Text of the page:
Tania Constable | Chief Executive Officer, Minerals Council of Australia
The unrivalled success of Australia’s mining industry has long relied on technology and innovation to improve safety, drive greater productivity and deliver increasingly sustainable outcomes.
Australia’s minerals industry is essential for modern life and will contribute the raw metals needed for the global transition to the net-zero economy. Solar photovoltaic plants, wind farms and electric vehicles are more minerals intensive than their hydrocarbon equivalents. Companies mining other mineral commodities continue the quest to reduce emissions in extraction and use.
The mining industry is also an increasingly critical driver of broader industry development and innovation.
Productivity enhancing technology not only assists in discovering new resources, but has the capacity to make existing resources more economic with the same level of inputs, and improved data and artificial intelligence are making operations more efficient. Technology is also removing people from potentially hazardous situations, helping predict and model operational changes that improve safety, and enhance training so that the workforce is better equipped to perform work safely.
At a site-by-site level, electrification and fuel switching are reducing emissions in support of the industry’s ambition to achieve net-zero emissions by 2050.
These technology-driven improvements are occurring throughout the mining lifecycle from exploration, development and operations to closure and rehabilitation. Technology is even enhancing commodity marketing and trading by improving integrity in transactions and supply chains.
The innovators driving this transformation include miners, the mining workforce, the Mining Equipment, Technology and Services (METS) sector, original equipment manufacturers, university-led mining research institutions, Cooperative Research Centres (CRCs) and CSIRO-led research collaboration.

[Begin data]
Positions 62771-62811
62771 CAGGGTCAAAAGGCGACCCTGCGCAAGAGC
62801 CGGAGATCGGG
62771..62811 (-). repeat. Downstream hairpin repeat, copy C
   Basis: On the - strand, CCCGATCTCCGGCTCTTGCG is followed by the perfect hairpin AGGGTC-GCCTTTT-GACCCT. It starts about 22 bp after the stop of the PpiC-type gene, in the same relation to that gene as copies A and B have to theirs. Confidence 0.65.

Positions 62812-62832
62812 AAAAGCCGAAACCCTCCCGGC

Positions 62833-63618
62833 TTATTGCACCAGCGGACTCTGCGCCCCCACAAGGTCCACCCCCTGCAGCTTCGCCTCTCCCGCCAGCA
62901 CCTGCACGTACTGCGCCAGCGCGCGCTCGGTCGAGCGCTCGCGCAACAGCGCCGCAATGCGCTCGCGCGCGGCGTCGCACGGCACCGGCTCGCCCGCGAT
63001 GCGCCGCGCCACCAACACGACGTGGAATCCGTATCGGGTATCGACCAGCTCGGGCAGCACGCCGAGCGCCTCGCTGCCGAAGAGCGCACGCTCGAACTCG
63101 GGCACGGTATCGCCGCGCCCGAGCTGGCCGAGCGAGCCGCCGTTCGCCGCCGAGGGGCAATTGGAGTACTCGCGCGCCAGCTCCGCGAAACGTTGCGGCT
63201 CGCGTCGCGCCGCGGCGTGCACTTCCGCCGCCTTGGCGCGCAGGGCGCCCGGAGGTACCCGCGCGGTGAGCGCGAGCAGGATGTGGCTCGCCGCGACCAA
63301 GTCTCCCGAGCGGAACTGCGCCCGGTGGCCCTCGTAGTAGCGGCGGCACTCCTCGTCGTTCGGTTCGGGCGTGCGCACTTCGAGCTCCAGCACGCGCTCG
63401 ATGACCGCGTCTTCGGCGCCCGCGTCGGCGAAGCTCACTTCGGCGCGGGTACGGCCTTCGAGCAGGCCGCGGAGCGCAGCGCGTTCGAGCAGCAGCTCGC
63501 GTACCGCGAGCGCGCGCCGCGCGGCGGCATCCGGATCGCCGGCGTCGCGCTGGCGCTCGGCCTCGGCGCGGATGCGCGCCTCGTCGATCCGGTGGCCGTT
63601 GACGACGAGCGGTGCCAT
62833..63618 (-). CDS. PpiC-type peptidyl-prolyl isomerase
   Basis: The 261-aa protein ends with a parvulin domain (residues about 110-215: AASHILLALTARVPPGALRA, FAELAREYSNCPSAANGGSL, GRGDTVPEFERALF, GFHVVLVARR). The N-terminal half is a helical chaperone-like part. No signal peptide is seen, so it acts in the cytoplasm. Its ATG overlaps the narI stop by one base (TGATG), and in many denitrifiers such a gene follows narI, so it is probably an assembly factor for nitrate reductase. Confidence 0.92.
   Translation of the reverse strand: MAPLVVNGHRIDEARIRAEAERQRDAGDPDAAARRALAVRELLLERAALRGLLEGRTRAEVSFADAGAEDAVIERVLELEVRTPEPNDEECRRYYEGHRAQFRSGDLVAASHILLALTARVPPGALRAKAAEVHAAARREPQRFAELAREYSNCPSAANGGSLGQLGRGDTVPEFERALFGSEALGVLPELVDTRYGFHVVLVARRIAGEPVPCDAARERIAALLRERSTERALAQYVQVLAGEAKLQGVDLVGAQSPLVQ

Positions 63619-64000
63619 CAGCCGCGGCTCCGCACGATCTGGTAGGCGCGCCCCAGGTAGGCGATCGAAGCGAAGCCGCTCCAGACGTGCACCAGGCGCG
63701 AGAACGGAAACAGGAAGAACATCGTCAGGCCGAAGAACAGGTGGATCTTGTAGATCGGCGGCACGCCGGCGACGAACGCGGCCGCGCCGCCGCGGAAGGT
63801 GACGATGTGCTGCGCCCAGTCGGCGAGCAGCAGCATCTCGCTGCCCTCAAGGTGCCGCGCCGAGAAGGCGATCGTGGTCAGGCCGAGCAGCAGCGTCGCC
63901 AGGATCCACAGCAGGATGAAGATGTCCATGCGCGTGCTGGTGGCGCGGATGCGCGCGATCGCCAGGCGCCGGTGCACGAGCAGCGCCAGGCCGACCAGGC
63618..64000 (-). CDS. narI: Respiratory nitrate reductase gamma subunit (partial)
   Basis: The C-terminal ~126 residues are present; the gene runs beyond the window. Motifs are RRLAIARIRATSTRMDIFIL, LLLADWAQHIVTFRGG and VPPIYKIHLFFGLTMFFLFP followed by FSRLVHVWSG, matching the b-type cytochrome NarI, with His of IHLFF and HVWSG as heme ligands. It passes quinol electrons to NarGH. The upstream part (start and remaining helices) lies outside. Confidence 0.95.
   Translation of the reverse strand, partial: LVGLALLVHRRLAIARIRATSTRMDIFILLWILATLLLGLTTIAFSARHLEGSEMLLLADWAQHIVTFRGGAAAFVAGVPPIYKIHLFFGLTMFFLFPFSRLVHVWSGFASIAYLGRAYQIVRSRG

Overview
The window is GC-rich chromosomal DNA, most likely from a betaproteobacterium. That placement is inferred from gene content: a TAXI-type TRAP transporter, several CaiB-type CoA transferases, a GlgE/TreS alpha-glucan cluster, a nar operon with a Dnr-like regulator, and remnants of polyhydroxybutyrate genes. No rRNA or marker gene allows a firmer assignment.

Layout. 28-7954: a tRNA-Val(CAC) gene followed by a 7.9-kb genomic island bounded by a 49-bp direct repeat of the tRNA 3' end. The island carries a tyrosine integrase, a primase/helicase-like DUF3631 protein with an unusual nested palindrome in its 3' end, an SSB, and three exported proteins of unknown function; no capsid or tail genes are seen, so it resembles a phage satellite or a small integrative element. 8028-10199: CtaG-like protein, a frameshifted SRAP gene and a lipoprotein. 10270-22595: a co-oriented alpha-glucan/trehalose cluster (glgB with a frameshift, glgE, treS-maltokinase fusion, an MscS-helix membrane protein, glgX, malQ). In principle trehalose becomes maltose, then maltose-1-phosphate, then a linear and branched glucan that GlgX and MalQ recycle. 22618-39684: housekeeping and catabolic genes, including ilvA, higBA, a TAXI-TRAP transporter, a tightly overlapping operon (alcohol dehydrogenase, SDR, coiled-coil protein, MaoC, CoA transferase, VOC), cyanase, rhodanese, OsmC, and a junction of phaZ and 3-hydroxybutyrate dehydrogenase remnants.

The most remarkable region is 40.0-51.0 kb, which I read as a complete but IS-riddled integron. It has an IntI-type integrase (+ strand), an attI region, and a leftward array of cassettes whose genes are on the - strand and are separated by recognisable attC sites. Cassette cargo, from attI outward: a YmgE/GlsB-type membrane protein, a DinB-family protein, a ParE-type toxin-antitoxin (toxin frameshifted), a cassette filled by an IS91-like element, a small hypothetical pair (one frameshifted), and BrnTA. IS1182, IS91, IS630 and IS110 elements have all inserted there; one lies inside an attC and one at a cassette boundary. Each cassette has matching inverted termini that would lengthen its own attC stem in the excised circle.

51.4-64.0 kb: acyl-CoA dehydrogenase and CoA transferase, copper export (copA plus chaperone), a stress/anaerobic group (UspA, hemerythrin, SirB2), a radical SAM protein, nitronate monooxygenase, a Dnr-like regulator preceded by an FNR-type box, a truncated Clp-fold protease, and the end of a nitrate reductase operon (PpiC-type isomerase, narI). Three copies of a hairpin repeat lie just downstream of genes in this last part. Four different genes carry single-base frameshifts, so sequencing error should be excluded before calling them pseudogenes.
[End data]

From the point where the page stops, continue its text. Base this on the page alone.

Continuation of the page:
A catalytic and external benefit of the technology transformation is a highly skilled workforce. Australia’s minerals industry has invested significantly in training and reskilling the workforce to fully utilise new technologies in mining.
The MCA has played a leading role in identifying the future skills challenge and miners and original equipment manufacturers are rising to the challenge to develop this workforce of the future.
While some roles will be replaced, many new highly skilled, highly paid roles are being created and other roles are being enhanced by technology. This technologically-advanced workforce is building new capabilities for Australia.
The success is tangible.
Since 2005, Australia’s mining industry has invested more than $30 billion in research and development, sitting in the top four (occasionally top two) of all industries. Australia is a top three jurisdiction for mining patent filings, and four Australian universities are in the top five world rankings for mining engineering.
Australia’s mining industry is embracing technology-led innovation at an unprecedented rate, but this transformation cannot be taken for granted. It requires coordinated action and a shared commitment by industry and government to develop and maximise the substantial opportunities to secure Australian mining’s place as a global leader.
Look out for our upcoming publications, The Digital Mine and 30 Things: The Futurist Edition on our website www.minerals.org.au, which covers Australia’s mining innovation ecosystem including the evolution, the innovators and the technologies that have and will contribute to the success of Australia’s mining industry.